Organic Growers of Fairlie

By Nancy McQueen

Organic Growers of Fairlie is a sustainable community garden with space to grow vegetable and fruit both outside and in polytunnels. We hold workshops and events that everyone can take part in and have established woodland and forest walks. This is now a super rich area for wildlife and a sheltered quiet spot for those wishing the tranquility and peace that a woodland can offer.  This is how Keep Scotland Beautiful sees our garden.

We are rewarded with a multitude of pollinators such as bees, butterflies, moths and hoverfles. There are also many sightings of voles, frogs, bats and hedgehogs which all benefit from the natural environment created by sustainably planting for people with the environment in mind. These are a multitude of natural pest controllers.

This environment has been created over many years by enthusiastic gardeners and volunteers.

The previously derelict site was historically a train yard, and also used for boat repairs.  Contaminants were found in the soil when we first started gardening here fourteen years ago.  The three acre site was also one third covered with Japanese knotweed.  

We were instructed not to walk on the soil and were not able to grow anything  edible  in it either. It was necessary to grow in raised beds and make our own compost or buy it in.  The whole site was covered in wood chip, donated by tree surgeons, and it quickly composted into good soil of a great depth. The site was cleared of Japanese knotweed mainly by persistent and careful hand removal. A grant from Scottish Natural Heritage of £10,000 was helpful in starting the allotment, however our main funders were Hunterston PowerStation, and we were one of the first to receive a grant from The Climate Challenge Fund.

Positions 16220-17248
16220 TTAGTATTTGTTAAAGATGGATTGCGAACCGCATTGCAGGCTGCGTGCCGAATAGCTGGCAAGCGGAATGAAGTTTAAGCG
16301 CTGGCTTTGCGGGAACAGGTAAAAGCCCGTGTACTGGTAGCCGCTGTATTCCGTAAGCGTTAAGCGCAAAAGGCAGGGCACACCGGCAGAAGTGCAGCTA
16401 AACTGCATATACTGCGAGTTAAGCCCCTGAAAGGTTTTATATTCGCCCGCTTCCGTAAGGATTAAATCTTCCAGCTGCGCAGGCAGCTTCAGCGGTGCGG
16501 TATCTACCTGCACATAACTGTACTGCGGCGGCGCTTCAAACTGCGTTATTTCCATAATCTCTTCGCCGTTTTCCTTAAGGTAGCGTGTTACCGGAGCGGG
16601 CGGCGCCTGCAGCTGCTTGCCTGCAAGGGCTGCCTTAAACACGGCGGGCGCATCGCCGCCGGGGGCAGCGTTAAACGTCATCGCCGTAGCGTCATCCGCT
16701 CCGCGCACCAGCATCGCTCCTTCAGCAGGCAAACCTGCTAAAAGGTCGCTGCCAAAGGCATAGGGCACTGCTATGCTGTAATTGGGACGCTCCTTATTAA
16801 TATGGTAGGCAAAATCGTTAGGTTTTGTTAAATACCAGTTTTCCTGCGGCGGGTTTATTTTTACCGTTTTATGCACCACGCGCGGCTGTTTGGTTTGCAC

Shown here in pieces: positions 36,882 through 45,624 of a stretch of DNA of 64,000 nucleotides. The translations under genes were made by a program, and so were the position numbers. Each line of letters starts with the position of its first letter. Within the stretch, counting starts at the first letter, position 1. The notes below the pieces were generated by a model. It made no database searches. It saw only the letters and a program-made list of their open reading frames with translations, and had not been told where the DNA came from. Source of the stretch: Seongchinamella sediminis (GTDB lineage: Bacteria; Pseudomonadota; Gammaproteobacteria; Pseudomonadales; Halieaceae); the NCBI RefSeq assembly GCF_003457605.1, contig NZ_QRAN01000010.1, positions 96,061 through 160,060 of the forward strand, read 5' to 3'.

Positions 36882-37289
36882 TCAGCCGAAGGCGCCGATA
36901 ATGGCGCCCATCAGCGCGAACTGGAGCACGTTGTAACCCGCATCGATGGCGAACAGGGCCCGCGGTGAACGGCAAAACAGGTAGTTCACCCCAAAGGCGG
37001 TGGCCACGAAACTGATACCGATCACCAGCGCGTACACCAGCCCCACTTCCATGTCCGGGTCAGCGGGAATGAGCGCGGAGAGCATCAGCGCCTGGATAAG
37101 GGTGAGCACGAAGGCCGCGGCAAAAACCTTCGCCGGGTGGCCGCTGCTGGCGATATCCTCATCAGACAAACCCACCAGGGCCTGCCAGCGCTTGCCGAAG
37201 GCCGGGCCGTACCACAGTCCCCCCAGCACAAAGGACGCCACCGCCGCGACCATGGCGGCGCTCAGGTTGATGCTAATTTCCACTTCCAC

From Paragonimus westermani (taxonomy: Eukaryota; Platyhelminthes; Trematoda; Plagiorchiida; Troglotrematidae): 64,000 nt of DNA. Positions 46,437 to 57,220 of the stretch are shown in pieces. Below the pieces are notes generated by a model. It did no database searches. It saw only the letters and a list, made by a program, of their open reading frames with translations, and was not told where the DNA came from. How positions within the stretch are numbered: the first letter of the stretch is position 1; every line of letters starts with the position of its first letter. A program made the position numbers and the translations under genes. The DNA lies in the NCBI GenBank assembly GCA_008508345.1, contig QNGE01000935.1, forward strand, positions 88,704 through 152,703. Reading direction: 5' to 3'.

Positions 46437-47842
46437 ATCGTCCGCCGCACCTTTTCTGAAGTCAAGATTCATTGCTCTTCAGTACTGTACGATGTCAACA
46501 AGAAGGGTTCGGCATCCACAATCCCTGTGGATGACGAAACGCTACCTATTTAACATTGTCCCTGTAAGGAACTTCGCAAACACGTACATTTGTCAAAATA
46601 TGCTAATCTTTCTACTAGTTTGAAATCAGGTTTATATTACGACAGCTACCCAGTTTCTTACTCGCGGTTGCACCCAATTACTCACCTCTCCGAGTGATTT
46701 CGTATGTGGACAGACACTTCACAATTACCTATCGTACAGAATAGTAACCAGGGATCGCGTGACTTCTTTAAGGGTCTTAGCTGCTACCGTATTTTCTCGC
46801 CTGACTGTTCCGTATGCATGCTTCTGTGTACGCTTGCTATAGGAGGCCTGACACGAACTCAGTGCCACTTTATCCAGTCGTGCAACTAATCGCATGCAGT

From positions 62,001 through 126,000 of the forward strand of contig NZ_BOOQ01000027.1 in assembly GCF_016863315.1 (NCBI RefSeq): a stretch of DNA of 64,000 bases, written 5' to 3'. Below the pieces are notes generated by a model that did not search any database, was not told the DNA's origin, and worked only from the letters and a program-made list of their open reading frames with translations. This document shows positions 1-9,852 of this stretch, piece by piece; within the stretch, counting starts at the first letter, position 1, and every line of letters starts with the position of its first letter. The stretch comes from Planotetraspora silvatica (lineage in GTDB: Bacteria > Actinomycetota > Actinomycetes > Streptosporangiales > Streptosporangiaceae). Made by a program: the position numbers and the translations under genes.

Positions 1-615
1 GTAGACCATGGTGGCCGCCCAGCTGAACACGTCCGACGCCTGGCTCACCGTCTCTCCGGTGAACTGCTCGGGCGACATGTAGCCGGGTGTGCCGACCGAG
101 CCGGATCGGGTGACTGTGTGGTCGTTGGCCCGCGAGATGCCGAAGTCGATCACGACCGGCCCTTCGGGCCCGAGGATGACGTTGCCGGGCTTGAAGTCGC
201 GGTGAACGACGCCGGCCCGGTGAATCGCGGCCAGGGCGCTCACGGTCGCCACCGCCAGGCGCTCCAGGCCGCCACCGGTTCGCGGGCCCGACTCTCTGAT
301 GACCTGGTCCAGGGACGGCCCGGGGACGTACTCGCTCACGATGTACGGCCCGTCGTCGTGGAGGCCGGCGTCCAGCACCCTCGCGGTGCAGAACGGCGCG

Local children planted many native trees we received from the Woodland Trust along the garden edges, and wood chip was put down to create a woodland nature trail along the perimeters.  A shelter belt of native trees was planted at the front of the garden.  We now have a small woodland at the back we are developing which contains a tree nursery. It was here we released adopted hedgehogs from a wildlife rescue centre. Now after fourteen years the trees are maturing well. There is also a local area we are developing as a community woodland.